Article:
Bylos santrauka

J.K. ir kiti prieš Švediją


Europos Žmogaus Teisių Teismas
2016 m. rugpjūčio 23 d.

Facts

The applicants, a married couple and their son, were Iraqi nationals and applied for international protection in Sweden. The reason for the application was threat to their lives by al-Qaeda, due to the husband’s business cooperation with Americans. The Swedish Migration Agency rejected the application, finding it unlikely that any possible threats against the applicants were still present, as the first applicant confirmed that he had not received any personal threats from al-Qaeda since 2008. The Agency also found that the Iraqi authorities have the capacity to protect the family from persecution. Having been refused asylum, the applicants stated that al-Qaeda had also come looking for the first applicant on 10 September 2011 at their house in Baghdad and had burned down their house on 12 November 2011. The Migration Agency did not find the applicants’ statements or the documents submitted on these points to be credible.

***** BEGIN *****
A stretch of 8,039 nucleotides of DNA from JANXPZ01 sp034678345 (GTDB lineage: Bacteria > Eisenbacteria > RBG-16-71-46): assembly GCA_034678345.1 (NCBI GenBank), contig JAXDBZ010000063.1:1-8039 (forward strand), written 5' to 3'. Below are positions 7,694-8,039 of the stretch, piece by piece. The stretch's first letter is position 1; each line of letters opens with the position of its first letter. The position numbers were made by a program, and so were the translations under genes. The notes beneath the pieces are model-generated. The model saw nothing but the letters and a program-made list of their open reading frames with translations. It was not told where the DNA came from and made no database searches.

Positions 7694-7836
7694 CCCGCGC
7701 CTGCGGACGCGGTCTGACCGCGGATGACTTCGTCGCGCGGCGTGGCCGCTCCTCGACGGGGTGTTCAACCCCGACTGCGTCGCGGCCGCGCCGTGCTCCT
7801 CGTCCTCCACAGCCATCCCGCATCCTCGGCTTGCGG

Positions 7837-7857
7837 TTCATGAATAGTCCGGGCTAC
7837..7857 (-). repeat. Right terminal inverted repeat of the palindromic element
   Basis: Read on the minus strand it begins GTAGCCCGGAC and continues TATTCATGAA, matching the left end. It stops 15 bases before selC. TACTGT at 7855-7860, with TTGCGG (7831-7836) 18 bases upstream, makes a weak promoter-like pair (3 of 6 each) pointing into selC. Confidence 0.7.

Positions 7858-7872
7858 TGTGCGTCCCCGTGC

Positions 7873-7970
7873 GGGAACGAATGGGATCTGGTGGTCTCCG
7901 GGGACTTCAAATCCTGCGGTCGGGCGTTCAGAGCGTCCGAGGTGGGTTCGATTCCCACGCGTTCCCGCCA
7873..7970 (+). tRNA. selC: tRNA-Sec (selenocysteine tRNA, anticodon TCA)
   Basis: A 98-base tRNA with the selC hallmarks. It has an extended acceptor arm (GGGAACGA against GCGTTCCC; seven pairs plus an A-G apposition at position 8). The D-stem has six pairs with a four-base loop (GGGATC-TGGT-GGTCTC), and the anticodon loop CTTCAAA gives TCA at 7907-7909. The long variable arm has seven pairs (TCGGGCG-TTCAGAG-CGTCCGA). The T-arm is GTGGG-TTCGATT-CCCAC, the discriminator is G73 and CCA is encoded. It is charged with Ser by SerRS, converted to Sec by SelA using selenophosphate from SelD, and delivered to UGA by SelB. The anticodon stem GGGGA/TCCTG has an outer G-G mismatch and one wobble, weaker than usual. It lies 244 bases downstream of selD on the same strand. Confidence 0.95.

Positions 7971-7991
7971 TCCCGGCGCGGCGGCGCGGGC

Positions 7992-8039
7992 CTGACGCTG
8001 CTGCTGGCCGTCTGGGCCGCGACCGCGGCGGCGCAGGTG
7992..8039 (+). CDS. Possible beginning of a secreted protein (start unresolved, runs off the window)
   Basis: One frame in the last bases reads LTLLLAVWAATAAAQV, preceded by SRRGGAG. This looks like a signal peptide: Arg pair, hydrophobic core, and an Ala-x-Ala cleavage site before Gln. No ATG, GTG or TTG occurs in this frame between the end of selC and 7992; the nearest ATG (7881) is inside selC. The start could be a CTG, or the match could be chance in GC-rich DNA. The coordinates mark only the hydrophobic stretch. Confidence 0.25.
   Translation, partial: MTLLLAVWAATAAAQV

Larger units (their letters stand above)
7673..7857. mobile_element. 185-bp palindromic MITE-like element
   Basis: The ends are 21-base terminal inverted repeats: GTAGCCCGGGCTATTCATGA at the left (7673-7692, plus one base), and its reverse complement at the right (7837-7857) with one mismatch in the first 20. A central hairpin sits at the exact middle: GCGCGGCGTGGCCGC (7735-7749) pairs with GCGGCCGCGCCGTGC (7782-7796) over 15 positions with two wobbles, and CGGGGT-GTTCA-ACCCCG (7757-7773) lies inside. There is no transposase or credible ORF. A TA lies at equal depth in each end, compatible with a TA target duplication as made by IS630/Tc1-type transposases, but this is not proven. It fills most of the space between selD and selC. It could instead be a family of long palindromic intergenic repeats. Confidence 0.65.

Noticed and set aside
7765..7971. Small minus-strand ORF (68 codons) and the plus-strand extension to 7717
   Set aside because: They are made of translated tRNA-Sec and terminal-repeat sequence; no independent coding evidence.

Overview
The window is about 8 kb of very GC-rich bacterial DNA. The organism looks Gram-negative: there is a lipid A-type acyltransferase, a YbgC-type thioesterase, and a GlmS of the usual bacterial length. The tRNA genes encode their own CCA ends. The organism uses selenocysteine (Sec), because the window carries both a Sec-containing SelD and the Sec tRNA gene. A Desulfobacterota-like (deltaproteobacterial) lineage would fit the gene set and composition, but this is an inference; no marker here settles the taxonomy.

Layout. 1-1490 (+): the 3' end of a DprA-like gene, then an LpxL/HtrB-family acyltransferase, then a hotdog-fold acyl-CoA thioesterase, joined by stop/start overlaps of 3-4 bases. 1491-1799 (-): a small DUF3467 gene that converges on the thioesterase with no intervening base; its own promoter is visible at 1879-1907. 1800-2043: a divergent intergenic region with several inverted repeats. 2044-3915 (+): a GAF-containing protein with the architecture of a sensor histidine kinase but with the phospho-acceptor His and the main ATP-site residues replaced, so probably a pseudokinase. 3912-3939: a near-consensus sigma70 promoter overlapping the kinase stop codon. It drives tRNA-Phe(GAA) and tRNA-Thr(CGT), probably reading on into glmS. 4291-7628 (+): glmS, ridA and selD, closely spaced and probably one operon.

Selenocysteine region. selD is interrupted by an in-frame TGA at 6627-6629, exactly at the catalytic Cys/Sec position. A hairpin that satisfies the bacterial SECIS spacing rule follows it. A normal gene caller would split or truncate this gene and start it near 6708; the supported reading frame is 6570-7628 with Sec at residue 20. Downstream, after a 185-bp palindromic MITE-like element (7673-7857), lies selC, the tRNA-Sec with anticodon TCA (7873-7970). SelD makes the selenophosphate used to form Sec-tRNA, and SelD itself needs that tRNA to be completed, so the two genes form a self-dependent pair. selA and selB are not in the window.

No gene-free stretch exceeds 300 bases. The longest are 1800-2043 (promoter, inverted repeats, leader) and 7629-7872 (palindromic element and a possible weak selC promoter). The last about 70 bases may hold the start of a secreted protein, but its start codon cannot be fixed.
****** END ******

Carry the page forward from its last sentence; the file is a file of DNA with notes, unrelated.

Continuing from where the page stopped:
Complaint

The applicants alleged that their removal to Iraq would entail a violation of Article 3 (prohibition of torture).

Court’s ruling

The Court first reiterated that owing to the special situation in which asylum-seekers often find themselves, it is necessary to give them the benefit of the doubt when assessing the credibility of their statements, yet when there are strong reasons to question the credibility, the asylum-seeker must provide a satisfactory explanation for the alleged inaccuracies. The Court noted that even if the applicant’s account of some details may appear somewhat implausible, this does not necessarily detract from the overall general credibility of the applicant’s claim. The Court found that the cumulative effect of the applicants’ personal circumstances, particularly their past persecution, and the Iraqi authorities’ diminished ability to protect them, must be considered to create a real risk of ill-treatment in the event of their return to Iraq. The Court ruled that the deportation would entail a violation of Article 3.